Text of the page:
Furthermore, while the Court stated that the public interest balancing test involves a “weighing of the respective private and public interests in the analysis of the records in issue”, it did not disturb the guidance that it previously gave in The Governors and Guardians of the Hospital for the Relief of Poor Lying-In Women v. the Information Commissioner  IESC 26 ("the Rotunda Hospital case") in which it drew a distinction between private and public interests. Relevant private interests are those that are recognised by law and, in particular, through the protection afforded by the exemption provisions.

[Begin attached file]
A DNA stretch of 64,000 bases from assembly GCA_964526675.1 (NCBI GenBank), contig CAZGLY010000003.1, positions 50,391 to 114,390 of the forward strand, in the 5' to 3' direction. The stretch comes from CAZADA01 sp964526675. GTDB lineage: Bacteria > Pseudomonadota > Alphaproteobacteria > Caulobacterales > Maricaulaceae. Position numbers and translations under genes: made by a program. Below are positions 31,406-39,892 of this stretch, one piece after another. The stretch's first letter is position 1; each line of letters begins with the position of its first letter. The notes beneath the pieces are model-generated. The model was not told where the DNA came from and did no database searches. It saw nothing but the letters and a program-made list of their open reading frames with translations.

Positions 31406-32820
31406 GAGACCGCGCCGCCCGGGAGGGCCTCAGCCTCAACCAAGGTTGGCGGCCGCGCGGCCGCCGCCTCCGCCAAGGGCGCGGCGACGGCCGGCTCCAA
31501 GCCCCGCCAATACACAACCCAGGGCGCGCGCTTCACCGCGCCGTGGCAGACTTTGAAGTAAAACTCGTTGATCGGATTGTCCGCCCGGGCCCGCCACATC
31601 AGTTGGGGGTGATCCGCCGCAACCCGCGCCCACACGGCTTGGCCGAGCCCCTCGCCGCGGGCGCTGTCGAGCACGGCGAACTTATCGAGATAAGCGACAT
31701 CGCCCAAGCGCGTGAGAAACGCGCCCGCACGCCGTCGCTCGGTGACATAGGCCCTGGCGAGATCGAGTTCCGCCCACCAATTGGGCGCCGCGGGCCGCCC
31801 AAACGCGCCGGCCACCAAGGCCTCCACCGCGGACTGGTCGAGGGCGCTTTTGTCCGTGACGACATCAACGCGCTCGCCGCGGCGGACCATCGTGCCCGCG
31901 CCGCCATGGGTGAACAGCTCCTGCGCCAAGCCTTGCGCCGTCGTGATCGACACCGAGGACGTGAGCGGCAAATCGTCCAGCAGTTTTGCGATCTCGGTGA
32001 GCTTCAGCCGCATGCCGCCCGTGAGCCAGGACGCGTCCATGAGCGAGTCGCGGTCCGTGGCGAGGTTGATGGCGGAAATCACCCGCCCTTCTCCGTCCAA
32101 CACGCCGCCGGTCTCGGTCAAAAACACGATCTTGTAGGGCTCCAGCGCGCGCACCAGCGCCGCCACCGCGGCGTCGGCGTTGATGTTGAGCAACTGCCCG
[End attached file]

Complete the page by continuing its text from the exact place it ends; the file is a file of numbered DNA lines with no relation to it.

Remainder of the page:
The applicant said it operates a policy of transparency and strives to uphold the duty of candour, which it owes to its patients. It said patients are fully informed of any incidents occurring within the clinic which have an impact on their embryos or gametes. It said that people undergoing fertility treatment often experience high levels of stress and anxiety due to the very nature of the treatment they require. The applicant said it has given careful consideration to whether the public interest lies in releasing the full text in relation to deficiencies, however to a member of the public the full text of the deficiencies may cause unwarranted alarm due to a limited understanding of the technical aspects of these process and for this reason it proposed not publishing the deficiencies, while not denying the existence of deficiencies themselves.